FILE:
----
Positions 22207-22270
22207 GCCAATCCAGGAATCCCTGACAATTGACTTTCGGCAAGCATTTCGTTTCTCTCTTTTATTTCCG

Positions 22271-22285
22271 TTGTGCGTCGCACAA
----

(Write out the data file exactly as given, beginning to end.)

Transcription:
Positions 22207-22270
22207 GCCAATCCAGGAATCCCTGACAATTGACTTTCGGCAAGCATTTCGTTTCTCTCTTTTATTTCCG

Positions 22271-22285
22271 TTGTGCGTCGCACAA